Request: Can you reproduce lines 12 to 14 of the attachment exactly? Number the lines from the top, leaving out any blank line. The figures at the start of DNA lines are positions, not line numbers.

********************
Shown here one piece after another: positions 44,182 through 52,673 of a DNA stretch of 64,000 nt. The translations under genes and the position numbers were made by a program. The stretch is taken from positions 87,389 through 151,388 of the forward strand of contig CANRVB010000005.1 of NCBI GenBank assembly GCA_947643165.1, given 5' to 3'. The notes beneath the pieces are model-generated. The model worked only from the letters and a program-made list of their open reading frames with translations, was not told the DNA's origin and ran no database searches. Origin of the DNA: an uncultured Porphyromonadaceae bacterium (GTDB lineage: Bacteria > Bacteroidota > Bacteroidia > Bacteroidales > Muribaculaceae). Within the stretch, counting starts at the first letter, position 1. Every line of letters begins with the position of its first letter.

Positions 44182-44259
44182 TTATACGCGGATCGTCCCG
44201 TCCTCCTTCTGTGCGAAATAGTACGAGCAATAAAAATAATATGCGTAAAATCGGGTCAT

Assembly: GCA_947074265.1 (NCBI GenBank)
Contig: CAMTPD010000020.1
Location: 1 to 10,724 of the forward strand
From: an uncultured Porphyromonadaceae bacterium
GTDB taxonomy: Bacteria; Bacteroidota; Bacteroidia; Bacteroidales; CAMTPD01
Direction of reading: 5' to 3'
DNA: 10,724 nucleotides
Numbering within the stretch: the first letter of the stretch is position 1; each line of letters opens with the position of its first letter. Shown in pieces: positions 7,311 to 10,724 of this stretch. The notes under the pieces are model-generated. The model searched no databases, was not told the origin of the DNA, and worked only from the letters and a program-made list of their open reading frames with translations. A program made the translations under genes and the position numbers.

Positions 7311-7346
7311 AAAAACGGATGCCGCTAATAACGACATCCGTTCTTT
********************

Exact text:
Numbering within the stretch: the first letter of the stretch is position 1; each line of letters opens with the position of its first letter. Shown in pieces: positions 7,311 to 10,724 of this stretch. The notes under the pieces are model-generated. The model searched no databases, was not told the origin of the DNA, and worked only from the letters and a program-made list of their open reading frames with translations. A program made the translations under genes and the position numbers.

Positions 7311-7346
7311 AAAAACGGATGCCGCTAATAACGACATCCGTTCTTT